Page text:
The Netgear R6300 was one of the first 802.11ac routers available to buy in the UK. It stands as the company’s flagship 'ultimate performance' home router, and offers most of the features you’d expect from a comprehensive home hub. It’s a dual-band 11ac router with four-port gigabit switch and gigabit WAN port. Read more wireless router reviews.
The R6300 is also the largest router we’ve ever tested, standing over 8in tall and stretching even wider sideways to 10 inches. Unlike some routers that are as at home on their sides, the Netgear R6300 is designed only for standing upright on its integral flat foot. See also: Group test: what's the best wireless router?
On the right side is a handy Wi-Fi on/off switch, and a button for Wi-Fi Protected Setup (WPS), for automated pairing to devices. See also: Group test: what's the best modem router?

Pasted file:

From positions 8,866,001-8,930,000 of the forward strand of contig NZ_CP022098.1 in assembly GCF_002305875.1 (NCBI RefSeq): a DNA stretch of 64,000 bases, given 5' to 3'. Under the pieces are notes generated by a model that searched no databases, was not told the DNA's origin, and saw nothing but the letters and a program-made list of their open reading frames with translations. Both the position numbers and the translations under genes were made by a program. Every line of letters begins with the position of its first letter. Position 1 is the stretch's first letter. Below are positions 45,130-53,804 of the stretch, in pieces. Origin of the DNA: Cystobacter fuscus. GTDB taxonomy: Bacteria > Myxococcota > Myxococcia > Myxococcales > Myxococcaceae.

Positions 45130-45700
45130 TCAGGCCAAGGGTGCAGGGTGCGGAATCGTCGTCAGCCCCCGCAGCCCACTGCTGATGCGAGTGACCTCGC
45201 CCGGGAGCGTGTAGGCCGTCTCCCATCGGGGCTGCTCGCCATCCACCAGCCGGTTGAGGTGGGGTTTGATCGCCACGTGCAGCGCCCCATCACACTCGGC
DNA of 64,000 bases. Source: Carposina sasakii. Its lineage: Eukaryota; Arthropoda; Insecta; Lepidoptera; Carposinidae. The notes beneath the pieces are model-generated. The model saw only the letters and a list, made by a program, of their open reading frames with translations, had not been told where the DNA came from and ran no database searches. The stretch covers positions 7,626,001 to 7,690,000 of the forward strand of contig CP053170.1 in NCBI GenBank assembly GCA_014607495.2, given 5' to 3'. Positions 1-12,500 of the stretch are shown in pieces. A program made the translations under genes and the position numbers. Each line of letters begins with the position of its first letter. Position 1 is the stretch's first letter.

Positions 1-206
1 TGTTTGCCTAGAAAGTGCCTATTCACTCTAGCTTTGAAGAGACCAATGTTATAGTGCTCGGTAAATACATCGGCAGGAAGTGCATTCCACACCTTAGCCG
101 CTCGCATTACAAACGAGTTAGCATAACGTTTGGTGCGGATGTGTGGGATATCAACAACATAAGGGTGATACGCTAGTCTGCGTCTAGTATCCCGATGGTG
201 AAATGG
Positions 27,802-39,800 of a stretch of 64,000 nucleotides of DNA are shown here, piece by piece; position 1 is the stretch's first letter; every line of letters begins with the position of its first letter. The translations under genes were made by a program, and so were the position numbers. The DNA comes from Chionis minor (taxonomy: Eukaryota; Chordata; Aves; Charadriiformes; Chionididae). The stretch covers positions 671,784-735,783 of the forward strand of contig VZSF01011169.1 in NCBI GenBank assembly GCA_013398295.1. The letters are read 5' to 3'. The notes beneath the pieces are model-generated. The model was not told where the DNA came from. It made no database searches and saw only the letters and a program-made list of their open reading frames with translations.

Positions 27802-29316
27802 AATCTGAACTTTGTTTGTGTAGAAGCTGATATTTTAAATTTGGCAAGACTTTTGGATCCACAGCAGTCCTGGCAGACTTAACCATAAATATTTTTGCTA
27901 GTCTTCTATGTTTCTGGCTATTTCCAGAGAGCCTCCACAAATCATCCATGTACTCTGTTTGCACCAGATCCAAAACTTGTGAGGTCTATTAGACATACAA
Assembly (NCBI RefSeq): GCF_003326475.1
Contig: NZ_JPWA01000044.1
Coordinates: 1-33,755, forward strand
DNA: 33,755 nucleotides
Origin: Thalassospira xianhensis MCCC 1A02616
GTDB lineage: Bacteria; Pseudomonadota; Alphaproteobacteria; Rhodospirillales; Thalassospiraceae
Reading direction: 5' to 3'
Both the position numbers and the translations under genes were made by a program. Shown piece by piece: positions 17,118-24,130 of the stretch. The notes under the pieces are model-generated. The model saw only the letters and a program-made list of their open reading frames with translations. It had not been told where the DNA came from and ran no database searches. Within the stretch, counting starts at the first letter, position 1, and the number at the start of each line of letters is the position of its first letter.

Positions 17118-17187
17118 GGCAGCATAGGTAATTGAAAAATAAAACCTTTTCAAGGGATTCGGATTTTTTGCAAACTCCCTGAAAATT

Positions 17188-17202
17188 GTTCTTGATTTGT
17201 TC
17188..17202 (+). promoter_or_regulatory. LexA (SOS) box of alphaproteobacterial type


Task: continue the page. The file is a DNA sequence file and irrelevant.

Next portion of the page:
On the front the NETGEAR name shines in the centre and we couldn’t find any way to switch off the company’s always-on advertising.
Two USB ports are available, one on the side, one behind, and like most router manufacturers, Netgear has scrimped by providing the slower USB 2.0 version.
Again, like others, Netgear has moved to a more user-friendly graphical look for its admin interface, which it calls Netgear Genie. From here you can readily find the setup wizard to first configure the router, and the various settings for QoS, port filtering, port forwarding, security and other optional administration tasks.
There’s also a good iPhone app, and a proper full-size iPad version too, that allows useful feedback on router status as well as some configuration options.
We tested the performance in 5GHz 802.11ac mode at short ranges of 3m as well as over a 10m span.
At 3m, the R6300 could average data transfers of around 466Mbps. It's obviously well below the advertised ‘speeds of up to 1300 Mbps’, but it's in line with other 11ac routers available at the moment.
Tested at the 10m range, the Netgear R6300 lost a little speed. We saw an average of 362Mbps. Used in 5GHz 11n mode, the Netgear allowed strong connections to be made, and was a good performer compared with its 11ac rivals.
Original review from Andrew Harrison on next page.